- On-Page Signals
- Links Signals
- My Business Signals
- External Location Signals
- Review Signals
- Social Signals
- Behavioral Signals
Now, no one is saying “focus on these areas, and you’ll be #1.” In fact, Moz quotes Nifty Marketing’s CEO Mike Ramsey saying “you can never settle on a couple factors and only push those. Things are changing so fast that you would quickly find yourself falling behind when the next updates come around.” This is exactly why the framework of a strategy is so important. Once you’ve got that, expanding your presence online becomes about better answering those important questions by implementing ranking factors as tactics to complete your strategic goals. It becomes about inspiring confidence through personalization and social or review signals. It becomes about using business signals to make it easier for customers to contact you, and using external location and link signals to be found wherever your customer expects to find you. The concept here is to answer your bottom-line business questions with corresponding ranking factors.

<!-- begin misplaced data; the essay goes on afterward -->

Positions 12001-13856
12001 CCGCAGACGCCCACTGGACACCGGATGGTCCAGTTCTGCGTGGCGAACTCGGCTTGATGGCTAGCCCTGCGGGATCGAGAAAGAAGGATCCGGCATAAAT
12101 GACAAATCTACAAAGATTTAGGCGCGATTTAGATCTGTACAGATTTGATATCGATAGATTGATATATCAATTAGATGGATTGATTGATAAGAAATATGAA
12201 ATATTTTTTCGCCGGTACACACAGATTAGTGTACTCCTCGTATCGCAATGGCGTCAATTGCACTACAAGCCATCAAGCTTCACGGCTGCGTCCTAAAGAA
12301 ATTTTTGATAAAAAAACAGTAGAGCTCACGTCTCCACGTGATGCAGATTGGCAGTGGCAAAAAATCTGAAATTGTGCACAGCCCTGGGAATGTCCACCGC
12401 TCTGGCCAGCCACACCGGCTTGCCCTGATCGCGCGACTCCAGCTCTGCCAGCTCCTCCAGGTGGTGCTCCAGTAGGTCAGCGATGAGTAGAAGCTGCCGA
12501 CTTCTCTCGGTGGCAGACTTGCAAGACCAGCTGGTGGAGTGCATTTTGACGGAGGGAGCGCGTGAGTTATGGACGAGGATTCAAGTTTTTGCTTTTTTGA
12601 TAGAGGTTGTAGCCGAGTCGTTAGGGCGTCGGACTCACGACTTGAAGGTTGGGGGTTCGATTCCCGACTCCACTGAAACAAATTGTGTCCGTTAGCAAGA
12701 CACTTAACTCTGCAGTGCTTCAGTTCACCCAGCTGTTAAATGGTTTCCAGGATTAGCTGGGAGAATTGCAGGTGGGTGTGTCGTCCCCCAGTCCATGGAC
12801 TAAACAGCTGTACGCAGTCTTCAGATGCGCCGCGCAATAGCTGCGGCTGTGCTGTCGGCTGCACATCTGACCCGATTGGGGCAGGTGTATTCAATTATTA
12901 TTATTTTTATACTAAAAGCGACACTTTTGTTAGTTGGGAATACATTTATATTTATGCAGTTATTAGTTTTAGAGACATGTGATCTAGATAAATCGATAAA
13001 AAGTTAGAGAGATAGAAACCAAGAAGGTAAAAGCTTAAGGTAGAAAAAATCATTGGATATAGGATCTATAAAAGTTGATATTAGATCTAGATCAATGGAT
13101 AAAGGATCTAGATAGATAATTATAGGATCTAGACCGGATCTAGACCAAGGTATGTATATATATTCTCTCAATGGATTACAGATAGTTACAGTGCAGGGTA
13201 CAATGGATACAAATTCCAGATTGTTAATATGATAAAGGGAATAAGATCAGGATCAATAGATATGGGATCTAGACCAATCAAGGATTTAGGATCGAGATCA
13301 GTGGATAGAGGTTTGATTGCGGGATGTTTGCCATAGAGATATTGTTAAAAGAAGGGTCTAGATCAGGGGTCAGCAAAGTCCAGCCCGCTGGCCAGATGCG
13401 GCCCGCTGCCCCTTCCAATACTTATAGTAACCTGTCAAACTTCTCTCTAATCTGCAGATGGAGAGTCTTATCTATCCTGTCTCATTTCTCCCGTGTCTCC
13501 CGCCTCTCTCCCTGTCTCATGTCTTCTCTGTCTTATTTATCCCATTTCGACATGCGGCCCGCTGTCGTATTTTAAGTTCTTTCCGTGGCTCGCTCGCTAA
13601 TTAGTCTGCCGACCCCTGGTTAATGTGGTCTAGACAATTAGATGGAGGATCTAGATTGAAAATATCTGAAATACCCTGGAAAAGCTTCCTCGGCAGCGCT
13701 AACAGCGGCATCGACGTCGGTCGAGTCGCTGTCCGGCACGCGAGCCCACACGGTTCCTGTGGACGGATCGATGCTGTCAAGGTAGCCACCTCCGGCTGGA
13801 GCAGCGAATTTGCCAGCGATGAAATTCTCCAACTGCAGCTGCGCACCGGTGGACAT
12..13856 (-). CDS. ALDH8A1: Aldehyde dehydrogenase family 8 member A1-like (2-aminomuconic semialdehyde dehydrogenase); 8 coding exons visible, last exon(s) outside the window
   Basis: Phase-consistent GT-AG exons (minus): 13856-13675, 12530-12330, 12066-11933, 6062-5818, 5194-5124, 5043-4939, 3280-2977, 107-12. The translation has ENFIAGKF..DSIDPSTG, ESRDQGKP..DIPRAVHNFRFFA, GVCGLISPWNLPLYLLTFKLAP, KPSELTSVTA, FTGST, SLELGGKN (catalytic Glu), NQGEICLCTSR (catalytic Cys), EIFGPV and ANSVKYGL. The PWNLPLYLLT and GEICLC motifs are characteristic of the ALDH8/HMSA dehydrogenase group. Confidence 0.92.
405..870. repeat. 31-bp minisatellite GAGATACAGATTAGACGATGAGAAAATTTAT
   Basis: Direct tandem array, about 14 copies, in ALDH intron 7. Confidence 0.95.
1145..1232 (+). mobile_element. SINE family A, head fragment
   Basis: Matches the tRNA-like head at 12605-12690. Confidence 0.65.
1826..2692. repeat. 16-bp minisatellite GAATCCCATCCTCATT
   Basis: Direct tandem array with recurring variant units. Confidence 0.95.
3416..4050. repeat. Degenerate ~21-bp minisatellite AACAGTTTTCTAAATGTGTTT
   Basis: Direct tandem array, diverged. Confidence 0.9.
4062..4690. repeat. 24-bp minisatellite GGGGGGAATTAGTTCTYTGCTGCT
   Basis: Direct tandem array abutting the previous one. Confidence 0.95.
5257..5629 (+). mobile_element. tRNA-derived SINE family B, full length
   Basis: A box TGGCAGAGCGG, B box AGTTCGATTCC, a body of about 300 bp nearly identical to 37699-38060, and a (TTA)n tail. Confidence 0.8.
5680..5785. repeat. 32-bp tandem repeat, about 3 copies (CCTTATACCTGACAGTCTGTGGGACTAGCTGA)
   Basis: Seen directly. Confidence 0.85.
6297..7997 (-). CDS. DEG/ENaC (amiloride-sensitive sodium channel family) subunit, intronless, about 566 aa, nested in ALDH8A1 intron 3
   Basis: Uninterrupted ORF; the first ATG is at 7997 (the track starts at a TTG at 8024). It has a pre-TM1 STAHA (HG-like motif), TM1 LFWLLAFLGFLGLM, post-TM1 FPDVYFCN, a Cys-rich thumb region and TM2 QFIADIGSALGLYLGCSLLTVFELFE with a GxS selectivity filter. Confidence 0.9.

Some of these connections are obvious. For example, it’s easier to buy into properly adding review signals when you remember that 9 in 10 of your customers trust online reviews as much as they would trust a personal recommendation from a friend (according to this study). Yes, Google might rank you higher this week because reviews are a ranking factor, but Social Proof is a timeless principle of psychology you can use to get new customers.
For now, do it with Facebook, Twitter, and properly marking up your customer reviews in Schema. Soon the rules will change, but your focus can stay right where it is, as long as your bottom line is a good customer experience with your site.